[House Practice: A Guide to the Rules, Precedents and Procedures of the House]
[Chapter 33. Oaths]
[From the U.S. Government Printing Office, www.gpo.gov]


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                            CHAPTER 33 - OATHS

                              HOUSE PRACTICE

  Sec. 1. In General; Administering the Oath of Office
  Sec. 2. Absent Members and the Oath; Use of Deputies
  Sec. 3. Challenging the Right To Be Sworn
  Sec. 4. Oath Relating to Classified Information
        Research References
          U.S. Const. art. I, Sec. 5; art. VI, cl. 3
          1 Hinds Sec. Sec. 6-22
          6 Cannon Sec. Sec. 127-185
          Deschler Ch 2 Sec. Sec. 5, 6
          Manual Sec. Sec. 197-206


  Sec. 1 . In General; Administering the Oath of Office

                                 Generally

      The Constitution requires that every Senator and every 
  Representative swear or affirm to support the Constitution of the 
  United States. U.S. Const. art. VI, cl. 3. Rule II clause 1 carries 
  the same requirement for elected officers. For administration of the 
  oath to officers, see Officers and Offices. The form of the oath and 
  the procedure for its administration are regulated by statute. 2 USC 
  Sec. 25. Form of oath, see 5 USC Sec. 3331 and Manual Sec. 197.
      Until a Member-elect has subscribed to the oath, he does not enjoy 
  all the rights and prerogatives of a Member of Congress. Deschler Ch 2 
  Sec. 2.1. Members who have not taken the oath are not entitled to vote 
  or to introduce bills. Manual Sec. 300; 8 Cannon Sec. 3122. However, 
  unsworn Members have participated at the beginning of a session in 
  organizational business, such as the election of the Speaker. 1 Hinds 
  Sec. 224. Although a Member has been named to a committee before 
  taking the oath, under the modern practice the election of such a 
  Member to a standing committee may be made effective only upon being 
  sworn. 4 Hinds Sec. 4483; 106-1, H. Res. 6, Jan. 6, 1999, p ____.
      In the early practice of the House, it was the custom to 
  administer the oath by State delegations. Beginning with the 71st 
  Congress, however, Members-elect have been sworn in en masse. 6 Cannon 
  Sec. 8. Under this practice the Speaker administers the oath of office 
  to all Members-elect at one time on opening day, although a Member-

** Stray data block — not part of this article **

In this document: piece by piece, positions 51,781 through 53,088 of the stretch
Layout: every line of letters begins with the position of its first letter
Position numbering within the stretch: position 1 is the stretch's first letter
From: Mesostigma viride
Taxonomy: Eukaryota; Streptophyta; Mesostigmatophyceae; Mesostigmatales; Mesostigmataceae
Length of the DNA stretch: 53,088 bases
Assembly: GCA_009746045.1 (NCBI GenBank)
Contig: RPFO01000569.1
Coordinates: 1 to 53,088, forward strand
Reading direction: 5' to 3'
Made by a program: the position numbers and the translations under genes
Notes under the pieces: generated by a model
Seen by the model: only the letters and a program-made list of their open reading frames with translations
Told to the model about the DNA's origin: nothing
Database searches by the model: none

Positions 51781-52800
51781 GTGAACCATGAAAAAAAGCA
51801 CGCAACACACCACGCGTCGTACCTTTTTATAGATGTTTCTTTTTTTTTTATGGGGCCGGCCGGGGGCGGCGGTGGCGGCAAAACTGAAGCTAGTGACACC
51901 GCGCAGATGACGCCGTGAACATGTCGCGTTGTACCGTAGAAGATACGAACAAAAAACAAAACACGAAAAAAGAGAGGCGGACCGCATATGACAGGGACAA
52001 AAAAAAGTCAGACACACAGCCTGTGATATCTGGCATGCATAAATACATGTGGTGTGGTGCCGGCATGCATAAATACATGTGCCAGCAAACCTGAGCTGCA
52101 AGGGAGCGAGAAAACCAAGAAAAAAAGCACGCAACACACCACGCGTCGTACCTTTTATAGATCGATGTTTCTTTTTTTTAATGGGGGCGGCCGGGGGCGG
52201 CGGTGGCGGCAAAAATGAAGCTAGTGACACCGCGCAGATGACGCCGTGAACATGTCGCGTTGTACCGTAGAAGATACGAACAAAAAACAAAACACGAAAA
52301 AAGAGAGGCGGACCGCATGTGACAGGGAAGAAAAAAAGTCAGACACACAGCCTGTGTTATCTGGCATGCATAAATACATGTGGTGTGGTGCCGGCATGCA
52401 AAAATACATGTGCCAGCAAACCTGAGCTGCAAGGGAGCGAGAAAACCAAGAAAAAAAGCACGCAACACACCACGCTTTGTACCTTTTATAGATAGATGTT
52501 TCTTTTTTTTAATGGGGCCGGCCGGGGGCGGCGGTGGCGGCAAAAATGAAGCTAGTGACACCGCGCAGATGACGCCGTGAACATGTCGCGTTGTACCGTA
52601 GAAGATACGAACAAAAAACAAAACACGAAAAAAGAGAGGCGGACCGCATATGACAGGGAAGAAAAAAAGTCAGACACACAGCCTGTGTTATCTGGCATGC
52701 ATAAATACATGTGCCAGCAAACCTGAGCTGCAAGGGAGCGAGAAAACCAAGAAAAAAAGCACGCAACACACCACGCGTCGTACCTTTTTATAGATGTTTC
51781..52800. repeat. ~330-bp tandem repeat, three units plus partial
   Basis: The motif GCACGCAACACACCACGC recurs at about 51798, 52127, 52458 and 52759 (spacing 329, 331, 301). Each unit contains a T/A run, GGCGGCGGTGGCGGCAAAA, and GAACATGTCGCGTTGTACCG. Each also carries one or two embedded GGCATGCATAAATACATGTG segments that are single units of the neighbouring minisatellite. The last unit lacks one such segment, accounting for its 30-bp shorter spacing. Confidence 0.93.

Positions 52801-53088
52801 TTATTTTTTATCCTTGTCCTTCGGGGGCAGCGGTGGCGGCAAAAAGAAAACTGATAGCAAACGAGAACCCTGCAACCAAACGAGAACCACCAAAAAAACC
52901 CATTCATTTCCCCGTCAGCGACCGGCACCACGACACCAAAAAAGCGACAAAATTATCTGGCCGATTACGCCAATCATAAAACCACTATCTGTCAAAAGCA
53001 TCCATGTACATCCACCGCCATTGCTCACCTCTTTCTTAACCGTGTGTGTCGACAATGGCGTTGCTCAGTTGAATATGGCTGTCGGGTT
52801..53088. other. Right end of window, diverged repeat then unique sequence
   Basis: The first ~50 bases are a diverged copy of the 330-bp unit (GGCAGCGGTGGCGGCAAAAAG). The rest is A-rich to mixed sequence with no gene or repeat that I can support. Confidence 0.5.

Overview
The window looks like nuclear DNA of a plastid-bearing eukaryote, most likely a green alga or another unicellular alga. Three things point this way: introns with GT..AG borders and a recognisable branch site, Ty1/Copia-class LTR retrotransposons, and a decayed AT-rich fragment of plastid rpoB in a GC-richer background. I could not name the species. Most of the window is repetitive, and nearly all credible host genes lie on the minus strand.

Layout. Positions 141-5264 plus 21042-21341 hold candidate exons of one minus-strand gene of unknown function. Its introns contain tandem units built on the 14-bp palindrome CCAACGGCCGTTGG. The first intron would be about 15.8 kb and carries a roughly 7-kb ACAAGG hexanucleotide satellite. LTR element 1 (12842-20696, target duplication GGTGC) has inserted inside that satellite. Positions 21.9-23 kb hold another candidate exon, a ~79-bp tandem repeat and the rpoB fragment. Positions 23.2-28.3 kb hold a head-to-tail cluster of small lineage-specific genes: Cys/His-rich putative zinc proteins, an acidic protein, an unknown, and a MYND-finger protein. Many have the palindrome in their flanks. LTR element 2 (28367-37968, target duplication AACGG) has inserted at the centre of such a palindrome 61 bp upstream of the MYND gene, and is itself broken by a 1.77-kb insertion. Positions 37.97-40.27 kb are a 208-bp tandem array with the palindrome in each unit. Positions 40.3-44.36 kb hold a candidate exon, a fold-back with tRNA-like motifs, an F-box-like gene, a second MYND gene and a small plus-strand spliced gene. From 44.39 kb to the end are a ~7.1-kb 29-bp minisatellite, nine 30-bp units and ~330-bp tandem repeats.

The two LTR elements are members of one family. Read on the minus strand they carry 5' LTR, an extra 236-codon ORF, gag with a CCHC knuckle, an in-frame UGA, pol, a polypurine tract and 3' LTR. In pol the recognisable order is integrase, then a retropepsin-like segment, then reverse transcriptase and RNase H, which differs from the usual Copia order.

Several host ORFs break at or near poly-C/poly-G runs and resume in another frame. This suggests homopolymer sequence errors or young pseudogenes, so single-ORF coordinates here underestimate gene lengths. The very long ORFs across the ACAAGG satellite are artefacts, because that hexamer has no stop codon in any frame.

elect whose right to take the oath

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  has been challenged may be asked to stand aside. Manual Sec. 202. A 
  Member-elect who does not take the oath of office on opening day may 
  appear later in the well, in response to the Speaker's invitation, and 
  take the oath. Deschler Ch 2 Sec. 5.14. The Speaker also administers 
  the oath to Delegates-elect, the Resident Commissioner from Puerto 
  Rico, and Members-elect elected to fill vacancies. Deschler Ch 2 
  Sec. Sec. 3.6, 5.

                 Credentials as Basis for Taking the Oath

      Although the Clerk will not as a general rule enroll Members-elect 
  who appear without certificates of election, the House itself may 
  authorize, by unanimous consent, the administration of the oath to 
  Members-elect who appear without appropriate formal credentials. 1 
  Hinds Sec. Sec. 162-168, 553-564; Deschler Ch 2 Sec. 3.5. For example, 
  a Member-elect may be sworn on the basis of letters or telegrams from 
  the executive department of the State of representation, attesting as 
  to his due election. Deschler Ch 2 Sec. Sec. 3.1-3.4. The House may 
  authorize the administration of the oath where credentials have not 
  yet arrived, pursuant to a statement by another Member-elect or a 
  State official that the election in issue is neither contested nor 
  questioned. Deschler Ch 2 Sec. 3. Unofficial State communications 
  declaring the results of the election may be laid before the House 
  before the unanimous-consent request for the administration of the 
  oath. Deschler Ch 2 Sec. 3.4.

                        Authorization by Resolution

      The administration of the oath may be authorized by resolution 
  after a challenge to the right to be sworn has been made. Such